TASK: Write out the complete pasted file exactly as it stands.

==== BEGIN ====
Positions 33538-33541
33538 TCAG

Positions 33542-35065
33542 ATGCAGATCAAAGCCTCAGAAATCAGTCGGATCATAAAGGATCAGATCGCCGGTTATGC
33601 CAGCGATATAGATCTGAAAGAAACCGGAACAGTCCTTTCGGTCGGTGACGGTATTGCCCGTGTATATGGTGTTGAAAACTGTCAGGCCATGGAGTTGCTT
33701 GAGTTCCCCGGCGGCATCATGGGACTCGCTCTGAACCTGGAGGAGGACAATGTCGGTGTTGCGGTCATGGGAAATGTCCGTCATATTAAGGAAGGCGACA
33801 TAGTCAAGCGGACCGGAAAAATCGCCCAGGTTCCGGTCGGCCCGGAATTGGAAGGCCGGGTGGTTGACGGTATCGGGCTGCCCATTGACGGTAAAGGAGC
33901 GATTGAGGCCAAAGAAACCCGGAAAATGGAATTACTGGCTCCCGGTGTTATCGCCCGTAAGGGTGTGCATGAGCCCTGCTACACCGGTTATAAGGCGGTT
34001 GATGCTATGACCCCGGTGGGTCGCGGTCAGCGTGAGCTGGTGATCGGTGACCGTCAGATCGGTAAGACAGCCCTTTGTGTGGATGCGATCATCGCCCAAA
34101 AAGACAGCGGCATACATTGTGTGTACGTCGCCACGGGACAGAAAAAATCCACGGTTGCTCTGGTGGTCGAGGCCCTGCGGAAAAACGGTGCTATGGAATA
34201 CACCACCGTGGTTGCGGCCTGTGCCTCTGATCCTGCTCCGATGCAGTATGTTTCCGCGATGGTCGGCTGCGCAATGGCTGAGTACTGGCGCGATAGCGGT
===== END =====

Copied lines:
Positions 33538-33541
33538 TCAG

Positions 33542-35065
33542 ATGCAGATCAAAGCCTCAGAAATCAGTCGGATCATAAAGGATCAGATCGCCGGTTATGC
33601 CAGCGATATAGATCTGAAAGAAACCGGAACAGTCCTTTCGGTCGGTGACGGTATTGCCCGTGTATATGGTGTTGAAAACTGTCAGGCCATGGAGTTGCTT
33701 GAGTTCCCCGGCGGCATCATGGGACTCGCTCTGAACCTGGAGGAGGACAATGTCGGTGTTGCGGTCATGGGAAATGTCCGTCATATTAAGGAAGGCGACA
33801 TAGTCAAGCGGACCGGAAAAATCGCCCAGGTTCCGGTCGGCCCGGAATTGGAAGGCCGGGTGGTTGACGGTATCGGGCTGCCCATTGACGGTAAAGGAGC
33901 GATTGAGGCCAAAGAAACCCGGAAAATGGAATTACTGGCTCCCGGTGTTATCGCCCGTAAGGGTGTGCATGAGCCCTGCTACACCGGTTATAAGGCGGTT
34001 GATGCTATGACCCCGGTGGGTCGCGGTCAGCGTGAGCTGGTGATCGGTGACCGTCAGATCGGTAAGACAGCCCTTTGTGTGGATGCGATCATCGCCCAAA
34101 AAGACAGCGGCATACATTGTGTGTACGTCGCCACGGGACAGAAAAAATCCACGGTTGCTCTGGTGGTCGAGGCCCTGCGGAAAAACGGTGCTATGGAATA
34201 CACCACCGTGGTTGCGGCCTGTGCCTCTGATCCTGCTCCGATGCAGTATGTTTCCGCGATGGTCGGCTGCGCAATGGCTGAGTACTGGCGCGATAGCGGT